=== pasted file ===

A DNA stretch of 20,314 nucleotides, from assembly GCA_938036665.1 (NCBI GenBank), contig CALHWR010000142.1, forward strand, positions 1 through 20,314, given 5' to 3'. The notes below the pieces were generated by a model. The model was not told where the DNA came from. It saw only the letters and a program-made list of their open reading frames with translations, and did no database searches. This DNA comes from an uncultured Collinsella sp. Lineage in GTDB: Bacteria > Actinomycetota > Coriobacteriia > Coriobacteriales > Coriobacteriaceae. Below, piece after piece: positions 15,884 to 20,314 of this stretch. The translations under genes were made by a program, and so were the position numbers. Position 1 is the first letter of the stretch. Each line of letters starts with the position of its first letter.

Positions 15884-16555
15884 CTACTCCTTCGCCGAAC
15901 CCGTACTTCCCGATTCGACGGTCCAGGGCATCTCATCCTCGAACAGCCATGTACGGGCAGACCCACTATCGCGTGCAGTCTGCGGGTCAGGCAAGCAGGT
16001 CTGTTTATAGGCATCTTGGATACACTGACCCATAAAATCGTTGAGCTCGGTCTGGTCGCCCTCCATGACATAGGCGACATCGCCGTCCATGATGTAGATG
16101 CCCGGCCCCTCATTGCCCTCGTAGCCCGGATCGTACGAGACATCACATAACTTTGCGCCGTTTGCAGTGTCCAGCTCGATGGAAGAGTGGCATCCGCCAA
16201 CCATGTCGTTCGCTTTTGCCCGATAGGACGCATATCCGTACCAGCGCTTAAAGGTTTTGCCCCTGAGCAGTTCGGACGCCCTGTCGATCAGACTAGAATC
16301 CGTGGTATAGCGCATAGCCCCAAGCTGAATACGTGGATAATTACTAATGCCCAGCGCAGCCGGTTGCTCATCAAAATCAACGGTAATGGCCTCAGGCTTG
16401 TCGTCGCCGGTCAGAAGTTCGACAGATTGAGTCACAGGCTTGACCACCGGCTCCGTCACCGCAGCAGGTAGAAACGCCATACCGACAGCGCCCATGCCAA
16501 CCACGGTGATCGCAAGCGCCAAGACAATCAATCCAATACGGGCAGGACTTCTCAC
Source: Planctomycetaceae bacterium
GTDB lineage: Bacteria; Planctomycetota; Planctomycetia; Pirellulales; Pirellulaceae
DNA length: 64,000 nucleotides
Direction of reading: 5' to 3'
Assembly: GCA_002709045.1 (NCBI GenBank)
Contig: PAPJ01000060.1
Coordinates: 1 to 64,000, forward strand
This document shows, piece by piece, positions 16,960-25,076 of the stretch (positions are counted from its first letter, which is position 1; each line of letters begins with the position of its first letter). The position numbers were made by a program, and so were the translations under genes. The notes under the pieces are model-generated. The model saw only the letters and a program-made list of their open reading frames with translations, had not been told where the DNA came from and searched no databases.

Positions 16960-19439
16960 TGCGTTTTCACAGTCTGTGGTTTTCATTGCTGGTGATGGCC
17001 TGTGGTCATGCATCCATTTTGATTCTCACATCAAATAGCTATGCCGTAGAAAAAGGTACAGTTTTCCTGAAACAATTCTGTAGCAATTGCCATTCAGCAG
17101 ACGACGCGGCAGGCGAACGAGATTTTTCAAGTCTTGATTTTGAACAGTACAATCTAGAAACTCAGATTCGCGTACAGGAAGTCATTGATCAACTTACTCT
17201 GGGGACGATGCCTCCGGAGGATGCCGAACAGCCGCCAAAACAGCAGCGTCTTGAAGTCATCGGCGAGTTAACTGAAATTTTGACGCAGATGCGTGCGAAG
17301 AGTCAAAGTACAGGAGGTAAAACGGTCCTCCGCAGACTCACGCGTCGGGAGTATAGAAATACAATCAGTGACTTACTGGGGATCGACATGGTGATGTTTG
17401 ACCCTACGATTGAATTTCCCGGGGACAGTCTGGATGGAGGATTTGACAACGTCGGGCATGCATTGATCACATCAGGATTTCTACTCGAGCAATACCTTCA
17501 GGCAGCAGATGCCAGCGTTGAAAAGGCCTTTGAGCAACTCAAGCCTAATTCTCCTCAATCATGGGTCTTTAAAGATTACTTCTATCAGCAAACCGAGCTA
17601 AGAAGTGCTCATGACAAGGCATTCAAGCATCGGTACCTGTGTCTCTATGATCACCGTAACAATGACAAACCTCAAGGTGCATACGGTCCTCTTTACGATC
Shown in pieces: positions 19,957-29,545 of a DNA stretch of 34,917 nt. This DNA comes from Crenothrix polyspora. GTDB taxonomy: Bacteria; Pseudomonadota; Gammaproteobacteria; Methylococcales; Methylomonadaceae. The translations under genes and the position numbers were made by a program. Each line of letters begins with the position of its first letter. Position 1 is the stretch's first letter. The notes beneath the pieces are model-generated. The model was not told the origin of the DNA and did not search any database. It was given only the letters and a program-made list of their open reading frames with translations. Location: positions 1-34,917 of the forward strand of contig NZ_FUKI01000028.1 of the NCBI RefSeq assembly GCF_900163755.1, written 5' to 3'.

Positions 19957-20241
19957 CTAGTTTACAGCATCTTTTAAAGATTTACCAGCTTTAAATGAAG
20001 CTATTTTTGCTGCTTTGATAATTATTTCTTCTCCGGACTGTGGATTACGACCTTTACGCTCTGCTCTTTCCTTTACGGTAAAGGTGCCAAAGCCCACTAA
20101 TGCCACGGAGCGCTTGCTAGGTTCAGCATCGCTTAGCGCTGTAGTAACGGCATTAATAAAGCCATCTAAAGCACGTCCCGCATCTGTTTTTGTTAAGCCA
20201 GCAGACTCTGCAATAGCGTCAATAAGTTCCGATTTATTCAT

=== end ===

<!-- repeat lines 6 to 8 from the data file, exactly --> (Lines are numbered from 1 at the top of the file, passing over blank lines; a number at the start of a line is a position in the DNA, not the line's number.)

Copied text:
16101 CCCGGCCCCTCATTGCCCTCGTAGCCCGGATCGTACGAGACATCACATAACTTTGCGCCGTTTGCAGTGTCCAGCTCGATGGAAGAGTGGCATCCGCCAA
16201 CCATGTCGTTCGCTTTTGCCCGATAGGACGCATATCCGTACCAGCGCTTAAAGGTTTTGCCCCTGAGCAGTTCGGACGCCCTGTCGATCAGACTAGAATC
16301 CGTGGTATAGCGCATAGCCCCAAGCTGAATACGTGGATAATTACTAATGCCCAGCGCAGCCGGTTGCTCATCAAAATCAACGGTAATGGCCTCAGGCTTG